Chanelle suspect 'unlucky or very wicked'

2012-02-16 22:47
Pretoria - A man accused of being the mastermind behind the slaying of a young Pretoria mother was either the "most unluckiest [sic] person" or "inherently wicked", the Pretoria Magistrate's Court heard on Thursday.

Prosecutor Gerrie Nel told the court that Andre Gouws had tried to present himself as victim of coincidence.

But in his closing argument, Nel pointed out that the number of coincidences placing Gouws in the conspiracy that led to "the cold-blooded assassination of a 26-year old mother on her way to work" were simply too many to be believable.

During the bail hearing the court heard that cellphone records placed Gouws near Chanelle Henning's residence a number of times prior to her murder. CCTV footage at the same time showed on three occasions a Ford Bantam bakkie and a blue motorcycle similar to those owned by Gouws.

Nel said it was bizarre that cellphone billing records placed Gouws at the same pizza parlour on the same day and same time where Gerard du Plessis and Willem Pieterse claimed to have met him.

Silence is deafening

"If this was coincidence, then this applicant is the most unluckiest person," said Nel.

He pointed out that the State did not have to prove anything. The onus was on Gouws to prove there were exceptional circumstances for the court to release him on bail.

He said Gouws' "silence" in explaining away evidence placing him at key locations in the conspiracy to kill Henning "was deafening".

Du Plessis and Pieterse were earlier this year sentenced to 18 years’ imprisonment each following a plea bargain agreement where they admitted their roles in the murder.

Nel pointed out that out of all those accused in the case, Gouws was the only one to know Henning's estranged husband Nico.

"The question remains: Who contracted Gouws?"


Gouws' dire financial situation - his house had recently been repossessed by the bank - would give him motive to accept a contract to kill Henning.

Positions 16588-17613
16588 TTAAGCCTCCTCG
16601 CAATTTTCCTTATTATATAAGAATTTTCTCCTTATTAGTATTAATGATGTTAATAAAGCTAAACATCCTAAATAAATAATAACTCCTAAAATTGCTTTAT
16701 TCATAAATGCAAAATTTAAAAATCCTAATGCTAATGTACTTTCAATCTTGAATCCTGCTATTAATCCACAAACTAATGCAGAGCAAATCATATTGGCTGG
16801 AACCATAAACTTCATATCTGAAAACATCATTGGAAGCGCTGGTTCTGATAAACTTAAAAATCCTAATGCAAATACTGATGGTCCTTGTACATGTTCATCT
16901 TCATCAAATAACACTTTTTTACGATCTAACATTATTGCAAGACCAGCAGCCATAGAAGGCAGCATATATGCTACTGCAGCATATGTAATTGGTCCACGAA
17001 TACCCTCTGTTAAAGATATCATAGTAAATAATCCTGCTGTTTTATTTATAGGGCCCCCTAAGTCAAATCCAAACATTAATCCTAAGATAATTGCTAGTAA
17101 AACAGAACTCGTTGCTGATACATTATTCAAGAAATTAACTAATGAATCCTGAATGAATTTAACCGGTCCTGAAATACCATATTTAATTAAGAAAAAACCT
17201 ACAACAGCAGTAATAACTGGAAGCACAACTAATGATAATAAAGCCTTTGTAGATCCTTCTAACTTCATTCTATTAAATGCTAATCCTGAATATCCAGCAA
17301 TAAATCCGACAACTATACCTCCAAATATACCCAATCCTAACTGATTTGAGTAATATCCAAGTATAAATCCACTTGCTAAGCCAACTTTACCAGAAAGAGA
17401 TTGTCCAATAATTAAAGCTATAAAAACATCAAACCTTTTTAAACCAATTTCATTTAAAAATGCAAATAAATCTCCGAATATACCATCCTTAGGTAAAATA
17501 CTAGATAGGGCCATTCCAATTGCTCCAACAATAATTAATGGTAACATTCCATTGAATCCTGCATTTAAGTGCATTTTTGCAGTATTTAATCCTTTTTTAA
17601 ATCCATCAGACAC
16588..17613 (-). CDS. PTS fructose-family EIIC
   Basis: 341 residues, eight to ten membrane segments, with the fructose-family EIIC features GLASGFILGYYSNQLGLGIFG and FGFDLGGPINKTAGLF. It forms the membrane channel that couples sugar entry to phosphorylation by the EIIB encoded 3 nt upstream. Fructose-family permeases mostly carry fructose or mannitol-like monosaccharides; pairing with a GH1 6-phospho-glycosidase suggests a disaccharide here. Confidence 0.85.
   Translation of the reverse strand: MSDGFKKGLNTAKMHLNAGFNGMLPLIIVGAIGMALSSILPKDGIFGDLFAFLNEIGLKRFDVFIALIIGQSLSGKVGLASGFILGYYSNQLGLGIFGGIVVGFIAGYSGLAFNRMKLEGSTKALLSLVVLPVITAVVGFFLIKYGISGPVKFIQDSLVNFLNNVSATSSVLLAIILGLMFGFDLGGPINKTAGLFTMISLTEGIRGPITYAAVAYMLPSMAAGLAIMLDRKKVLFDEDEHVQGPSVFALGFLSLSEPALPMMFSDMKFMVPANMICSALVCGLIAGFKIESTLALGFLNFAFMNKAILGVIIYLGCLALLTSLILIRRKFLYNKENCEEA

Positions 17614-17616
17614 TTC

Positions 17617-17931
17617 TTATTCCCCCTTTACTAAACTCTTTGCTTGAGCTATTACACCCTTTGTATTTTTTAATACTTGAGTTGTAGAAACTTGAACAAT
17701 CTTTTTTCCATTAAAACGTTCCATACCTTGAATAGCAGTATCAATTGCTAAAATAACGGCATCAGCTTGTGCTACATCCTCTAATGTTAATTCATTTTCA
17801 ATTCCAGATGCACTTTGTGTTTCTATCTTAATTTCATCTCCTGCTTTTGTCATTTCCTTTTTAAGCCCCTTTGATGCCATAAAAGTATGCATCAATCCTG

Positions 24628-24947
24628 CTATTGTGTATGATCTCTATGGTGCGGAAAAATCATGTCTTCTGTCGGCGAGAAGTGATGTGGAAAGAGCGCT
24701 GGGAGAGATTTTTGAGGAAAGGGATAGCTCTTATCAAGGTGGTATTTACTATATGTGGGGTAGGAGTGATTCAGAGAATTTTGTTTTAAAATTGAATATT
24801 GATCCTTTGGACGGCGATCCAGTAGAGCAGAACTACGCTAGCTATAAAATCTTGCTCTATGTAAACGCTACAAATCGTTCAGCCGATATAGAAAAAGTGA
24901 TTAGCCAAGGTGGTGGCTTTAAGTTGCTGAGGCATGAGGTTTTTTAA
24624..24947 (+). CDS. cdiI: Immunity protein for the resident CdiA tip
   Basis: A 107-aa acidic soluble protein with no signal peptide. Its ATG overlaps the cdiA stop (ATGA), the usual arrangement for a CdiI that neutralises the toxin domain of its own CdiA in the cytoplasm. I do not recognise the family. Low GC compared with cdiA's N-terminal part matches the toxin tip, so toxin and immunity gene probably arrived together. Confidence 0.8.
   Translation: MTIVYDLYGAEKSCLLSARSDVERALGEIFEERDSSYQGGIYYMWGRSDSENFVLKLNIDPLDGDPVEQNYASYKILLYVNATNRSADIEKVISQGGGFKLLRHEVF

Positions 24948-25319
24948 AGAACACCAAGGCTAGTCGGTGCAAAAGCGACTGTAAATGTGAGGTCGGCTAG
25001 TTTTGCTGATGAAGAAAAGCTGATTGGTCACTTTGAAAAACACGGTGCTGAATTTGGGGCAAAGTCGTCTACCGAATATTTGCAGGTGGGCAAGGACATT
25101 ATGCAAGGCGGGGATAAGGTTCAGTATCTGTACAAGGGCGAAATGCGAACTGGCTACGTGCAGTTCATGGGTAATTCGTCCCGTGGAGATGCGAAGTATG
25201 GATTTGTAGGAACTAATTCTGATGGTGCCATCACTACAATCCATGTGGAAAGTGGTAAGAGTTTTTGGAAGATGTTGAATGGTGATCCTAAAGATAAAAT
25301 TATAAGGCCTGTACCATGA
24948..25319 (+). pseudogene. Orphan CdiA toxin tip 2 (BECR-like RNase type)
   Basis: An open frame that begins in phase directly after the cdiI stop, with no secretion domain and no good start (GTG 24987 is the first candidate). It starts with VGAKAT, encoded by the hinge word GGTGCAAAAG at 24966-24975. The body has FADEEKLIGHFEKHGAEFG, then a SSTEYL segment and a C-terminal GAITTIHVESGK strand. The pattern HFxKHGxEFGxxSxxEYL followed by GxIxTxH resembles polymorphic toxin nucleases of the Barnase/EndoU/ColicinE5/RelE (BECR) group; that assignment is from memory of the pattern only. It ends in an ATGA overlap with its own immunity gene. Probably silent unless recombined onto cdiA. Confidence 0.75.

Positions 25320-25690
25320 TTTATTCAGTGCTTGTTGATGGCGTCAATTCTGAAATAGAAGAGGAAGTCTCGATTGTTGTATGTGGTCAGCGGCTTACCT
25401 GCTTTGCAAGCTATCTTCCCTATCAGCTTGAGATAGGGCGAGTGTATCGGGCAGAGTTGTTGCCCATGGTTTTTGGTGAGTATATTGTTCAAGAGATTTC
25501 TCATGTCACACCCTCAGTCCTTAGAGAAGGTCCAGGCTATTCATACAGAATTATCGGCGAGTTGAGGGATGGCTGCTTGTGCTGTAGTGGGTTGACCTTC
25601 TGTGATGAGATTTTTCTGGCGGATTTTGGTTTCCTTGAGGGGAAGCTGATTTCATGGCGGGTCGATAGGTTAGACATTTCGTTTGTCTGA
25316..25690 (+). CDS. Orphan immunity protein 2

If there was no one who contracted Gouws to carry out the killing then "we are dealing with an intrinsically bad and or inherently wicked person".

Nel argued there was a number of incidents from ex-wives and business partners proving that Gouws was willing to act beyond the law and should therefore not be granted bail.

Gouws' lawyer Anel Jacobs argued that the case against her client was based on police speculation and dishonest witnesses.

She said the State's case was based on "two co-accused [Du Plessis and Pieterse] who are dishonest, corrupt murderers who could not stand the test of credibility".

She said they were self-confessed drug and alcohol addicts - a point Nel accepted in his argument, saying that "you just don't get a church minister to commit murder".

Jacobs said investigating officer Captain Petrus van der Spuy had made "loose unsubstantiated statements" and "vague allegations to make the applicant [Gouws] look suspicious".

Threatened in jail

She accepted that she needed to prove exceptional circumstances for her client to obtain bail. One such circumstance was the weakness of the State's case.

Jacobs said her client was not a flight risk and could have fled immediately after November 8, when Henning was gunned down after dropping her son off at a crèche.

She said police had failed to prove that the Ford Bantam bakkie and a blue motorcycle, seen on CCTV footage outside Henning's home in the days prior to her murder, belonged to Gouws.

She said the police's attempt to deny Gouws bail was to get him to opt for a plea agreement.

Her client had been threatened by fellow-inmates as well as prison officials. He had, in fact, been assaulted.

Earlier, Gouws' two co-accused, Ambrose Monye and Preshan Singh, appeared in court. They were ordered to appear in court again on March 29.

Singh, who allegedly provided the gun to Pieterse that Du Plessis used to commit the murder, is out on R5 000 bail. Monye is in police custody.

Magistrate Kiro Pillay will deliver her decision on whether Gouws will be granted bail on March 2.

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